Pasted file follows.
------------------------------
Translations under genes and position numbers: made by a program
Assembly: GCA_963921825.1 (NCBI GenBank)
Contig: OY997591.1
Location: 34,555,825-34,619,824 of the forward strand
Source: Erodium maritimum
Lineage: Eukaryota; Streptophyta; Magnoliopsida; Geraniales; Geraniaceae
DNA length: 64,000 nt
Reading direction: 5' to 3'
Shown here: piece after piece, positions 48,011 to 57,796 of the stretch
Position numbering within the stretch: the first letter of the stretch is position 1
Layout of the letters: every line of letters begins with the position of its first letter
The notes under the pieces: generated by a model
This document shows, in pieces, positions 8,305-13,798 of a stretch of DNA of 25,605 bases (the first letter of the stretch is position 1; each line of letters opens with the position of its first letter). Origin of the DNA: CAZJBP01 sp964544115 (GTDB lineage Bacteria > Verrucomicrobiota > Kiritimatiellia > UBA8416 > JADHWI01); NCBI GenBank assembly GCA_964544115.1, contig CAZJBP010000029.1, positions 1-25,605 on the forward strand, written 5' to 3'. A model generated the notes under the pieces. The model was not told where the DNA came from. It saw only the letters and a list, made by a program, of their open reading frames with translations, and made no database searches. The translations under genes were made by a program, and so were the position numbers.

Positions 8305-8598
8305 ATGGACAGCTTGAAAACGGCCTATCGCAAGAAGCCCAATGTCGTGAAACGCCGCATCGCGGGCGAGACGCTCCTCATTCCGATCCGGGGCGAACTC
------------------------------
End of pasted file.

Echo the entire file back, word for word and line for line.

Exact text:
Translations under genes and position numbers: made by a program
Assembly: GCA_963921825.1 (NCBI GenBank)
Contig: OY997591.1
Location: 34,555,825-34,619,824 of the forward strand
Source: Erodium maritimum
Lineage: Eukaryota; Streptophyta; Magnoliopsida; Geraniales; Geraniaceae
DNA length: 64,000 nt
Reading direction: 5' to 3'
Shown here: piece after piece, positions 48,011 to 57,796 of the stretch
Position numbering within the stretch: the first letter of the stretch is position 1
Layout of the letters: every line of letters begins with the position of its first letter
The notes under the pieces: generated by a model
This document shows, in pieces, positions 8,305-13,798 of a stretch of DNA of 25,605 bases (the first letter of the stretch is position 1; each line of letters opens with the position of its first letter). Origin of the DNA: CAZJBP01 sp964544115 (GTDB lineage Bacteria > Verrucomicrobiota > Kiritimatiellia > UBA8416 > JADHWI01); NCBI GenBank assembly GCA_964544115.1, contig CAZJBP010000029.1, positions 1-25,605 on the forward strand, written 5' to 3'. A model generated the notes under the pieces. The model was not told where the DNA came from. It saw only the letters and a list, made by a program, of their open reading frames with translations, and made no database searches. The translations under genes were made by a program, and so were the position numbers.

Positions 8305-8598
8305 ATGGACAGCTTGAAAACGGCCTATCGCAAGAAGCCCAATGTCGTGAAACGCCGCATCGCGGGCGAGACGCTCCTCATTCCGATCCGGGGCGAACTC